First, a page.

Few people in the UK really understand what osteoporosis is. Even fewer understand the impact it has on real lives. So, this Sunday 20 October is World Osteoporosis Day where everyone is being urged to work together to raise awareness among our society and reduce the number of people whose days are destroyed by this debilitating condition.
Osteoporosis is a condition that weakens bones, making them weaker than normal and more likely to break. It develops slowly over several years and is often only diagnosed when a minor fall or sudden impact (bang) causes a bone fracture (broken bone).
You can tune in to Radio 4 this World Osteoporosis Day to hear how Christine’s life has been heavily impacted by broken bones and osteoporosis. Christine first broke a bone in her back when she was 55.
Over the last 20 years, she has broken many more – often as a result of a simple activity like getting dressed or turning over in bed.
Although Christine lives in constant pain and is terrified that she may break another bone at any moment, she is determined to stop anyone else going down the same horrific path that she has. You can watch a special video about Christine’s experiences on Youtube.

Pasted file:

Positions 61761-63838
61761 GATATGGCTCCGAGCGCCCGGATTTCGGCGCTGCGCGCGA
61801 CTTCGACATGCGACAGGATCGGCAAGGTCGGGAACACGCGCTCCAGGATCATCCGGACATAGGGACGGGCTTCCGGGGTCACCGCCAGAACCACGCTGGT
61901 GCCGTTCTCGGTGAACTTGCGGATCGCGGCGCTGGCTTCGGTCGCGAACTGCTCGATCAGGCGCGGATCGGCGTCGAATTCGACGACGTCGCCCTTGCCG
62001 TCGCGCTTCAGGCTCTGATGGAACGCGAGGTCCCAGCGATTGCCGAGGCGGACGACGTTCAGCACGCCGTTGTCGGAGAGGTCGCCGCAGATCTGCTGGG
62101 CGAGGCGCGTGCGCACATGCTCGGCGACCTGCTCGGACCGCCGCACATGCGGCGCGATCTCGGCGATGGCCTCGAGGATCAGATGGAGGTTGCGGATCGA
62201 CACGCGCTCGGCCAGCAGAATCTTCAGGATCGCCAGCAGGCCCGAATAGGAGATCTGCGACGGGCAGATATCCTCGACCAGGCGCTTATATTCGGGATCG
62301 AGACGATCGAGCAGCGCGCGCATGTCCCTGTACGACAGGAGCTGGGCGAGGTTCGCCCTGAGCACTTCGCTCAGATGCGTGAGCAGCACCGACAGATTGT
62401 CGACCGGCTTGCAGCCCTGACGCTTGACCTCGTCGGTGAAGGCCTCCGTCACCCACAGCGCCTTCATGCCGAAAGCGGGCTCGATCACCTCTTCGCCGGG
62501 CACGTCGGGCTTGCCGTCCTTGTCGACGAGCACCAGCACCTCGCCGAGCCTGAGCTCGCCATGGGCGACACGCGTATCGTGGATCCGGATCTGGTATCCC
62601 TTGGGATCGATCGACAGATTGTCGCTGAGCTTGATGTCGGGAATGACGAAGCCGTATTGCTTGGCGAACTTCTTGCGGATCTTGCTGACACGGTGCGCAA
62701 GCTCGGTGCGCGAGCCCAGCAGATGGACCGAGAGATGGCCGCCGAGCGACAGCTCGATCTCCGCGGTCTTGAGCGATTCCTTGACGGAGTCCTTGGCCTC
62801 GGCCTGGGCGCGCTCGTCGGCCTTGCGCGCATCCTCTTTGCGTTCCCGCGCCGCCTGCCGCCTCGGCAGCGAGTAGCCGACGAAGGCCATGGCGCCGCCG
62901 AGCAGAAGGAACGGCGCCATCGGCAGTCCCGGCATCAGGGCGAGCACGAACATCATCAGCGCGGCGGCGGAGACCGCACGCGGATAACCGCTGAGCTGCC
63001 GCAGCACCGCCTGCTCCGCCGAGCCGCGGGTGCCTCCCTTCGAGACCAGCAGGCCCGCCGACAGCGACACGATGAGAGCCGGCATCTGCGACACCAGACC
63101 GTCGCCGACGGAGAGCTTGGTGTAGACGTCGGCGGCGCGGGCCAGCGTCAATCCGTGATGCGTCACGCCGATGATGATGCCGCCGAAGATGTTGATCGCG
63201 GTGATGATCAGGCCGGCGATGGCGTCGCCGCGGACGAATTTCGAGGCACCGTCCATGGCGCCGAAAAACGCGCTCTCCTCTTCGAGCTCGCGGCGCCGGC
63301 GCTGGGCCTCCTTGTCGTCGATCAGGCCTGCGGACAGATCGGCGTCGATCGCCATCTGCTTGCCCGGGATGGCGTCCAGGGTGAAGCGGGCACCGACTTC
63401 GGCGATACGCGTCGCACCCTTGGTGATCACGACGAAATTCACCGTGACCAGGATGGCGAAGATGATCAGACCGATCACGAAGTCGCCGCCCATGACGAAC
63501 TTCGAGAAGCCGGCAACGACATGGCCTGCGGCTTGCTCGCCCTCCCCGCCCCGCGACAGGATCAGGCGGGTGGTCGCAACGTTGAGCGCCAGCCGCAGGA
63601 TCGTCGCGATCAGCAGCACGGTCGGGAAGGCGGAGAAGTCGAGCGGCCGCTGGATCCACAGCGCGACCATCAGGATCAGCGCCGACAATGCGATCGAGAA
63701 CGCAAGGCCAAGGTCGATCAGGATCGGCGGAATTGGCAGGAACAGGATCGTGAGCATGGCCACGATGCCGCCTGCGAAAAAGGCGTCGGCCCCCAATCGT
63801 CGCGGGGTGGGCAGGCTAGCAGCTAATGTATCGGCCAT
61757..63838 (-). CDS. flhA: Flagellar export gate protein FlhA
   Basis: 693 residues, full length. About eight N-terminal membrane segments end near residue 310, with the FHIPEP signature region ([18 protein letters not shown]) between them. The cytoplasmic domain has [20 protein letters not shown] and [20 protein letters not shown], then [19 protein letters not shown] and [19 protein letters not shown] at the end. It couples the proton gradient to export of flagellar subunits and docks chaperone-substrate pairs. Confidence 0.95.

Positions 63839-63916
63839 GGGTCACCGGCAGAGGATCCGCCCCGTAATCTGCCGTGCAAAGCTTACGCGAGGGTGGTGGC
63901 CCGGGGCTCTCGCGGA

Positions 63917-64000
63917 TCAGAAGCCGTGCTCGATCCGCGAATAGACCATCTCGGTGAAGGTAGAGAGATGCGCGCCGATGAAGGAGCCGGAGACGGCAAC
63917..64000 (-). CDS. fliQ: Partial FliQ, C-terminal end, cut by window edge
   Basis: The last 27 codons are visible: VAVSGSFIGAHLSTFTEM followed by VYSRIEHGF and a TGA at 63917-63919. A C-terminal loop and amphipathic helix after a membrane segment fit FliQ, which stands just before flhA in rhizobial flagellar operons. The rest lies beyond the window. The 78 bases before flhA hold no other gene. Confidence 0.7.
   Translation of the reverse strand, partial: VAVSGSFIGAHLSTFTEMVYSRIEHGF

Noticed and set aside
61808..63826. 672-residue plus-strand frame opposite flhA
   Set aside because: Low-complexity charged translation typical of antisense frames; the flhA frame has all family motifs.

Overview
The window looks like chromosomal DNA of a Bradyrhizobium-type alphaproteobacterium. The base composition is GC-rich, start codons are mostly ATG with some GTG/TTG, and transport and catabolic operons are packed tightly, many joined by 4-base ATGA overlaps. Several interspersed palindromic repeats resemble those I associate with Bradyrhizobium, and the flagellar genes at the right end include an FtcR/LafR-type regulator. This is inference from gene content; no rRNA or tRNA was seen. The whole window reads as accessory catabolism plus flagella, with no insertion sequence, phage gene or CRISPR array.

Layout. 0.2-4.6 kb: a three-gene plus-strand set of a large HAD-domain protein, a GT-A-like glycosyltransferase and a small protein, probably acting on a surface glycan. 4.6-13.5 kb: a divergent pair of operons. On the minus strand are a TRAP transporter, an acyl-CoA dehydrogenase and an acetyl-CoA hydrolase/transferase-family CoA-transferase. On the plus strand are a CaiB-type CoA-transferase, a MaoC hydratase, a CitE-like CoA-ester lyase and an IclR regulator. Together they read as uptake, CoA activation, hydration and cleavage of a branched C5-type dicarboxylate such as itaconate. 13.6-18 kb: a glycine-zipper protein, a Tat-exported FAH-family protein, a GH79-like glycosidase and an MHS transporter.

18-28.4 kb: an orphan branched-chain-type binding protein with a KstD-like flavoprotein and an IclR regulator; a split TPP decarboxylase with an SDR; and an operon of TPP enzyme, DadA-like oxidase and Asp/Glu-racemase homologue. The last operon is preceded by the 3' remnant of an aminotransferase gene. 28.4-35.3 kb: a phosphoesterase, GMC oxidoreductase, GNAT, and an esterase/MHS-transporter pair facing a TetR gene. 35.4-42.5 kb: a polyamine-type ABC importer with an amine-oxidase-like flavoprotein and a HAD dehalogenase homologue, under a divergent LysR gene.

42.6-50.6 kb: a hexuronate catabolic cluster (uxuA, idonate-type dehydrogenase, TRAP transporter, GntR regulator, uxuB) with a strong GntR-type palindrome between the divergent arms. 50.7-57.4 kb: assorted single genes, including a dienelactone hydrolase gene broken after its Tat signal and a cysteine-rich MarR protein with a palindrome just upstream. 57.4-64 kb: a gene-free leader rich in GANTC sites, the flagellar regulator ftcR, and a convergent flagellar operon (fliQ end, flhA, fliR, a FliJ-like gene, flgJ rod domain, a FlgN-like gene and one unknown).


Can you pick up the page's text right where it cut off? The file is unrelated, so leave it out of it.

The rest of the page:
Osteoporosis affects over three million people in the UK and every year more than 500,000 people receive hospital treatment for fractures due to weak bones that occur following minor falls every year, as a result of osteoporosis.
Those most at risk of osteoporosis are women, particularly if they start the menopause (change) before the age of 45. Other factors which can put people at greater risk of developing this disease include medical conditions such as arthritis, a family history of osteoporosis, long-term use of certain medications which can affect bone strength or hormone levels as well as heavy drinking or smoking.
If people are concerned that they might be at high risk, they are advised to see their GP who will advise them and do tests if necessary. Treatment will depend on each person’s
risk of breaking a bone in the future and GPs can suggest the safest and most effective treatment plan.
For more information visit the Royal Osteoporosis Society website.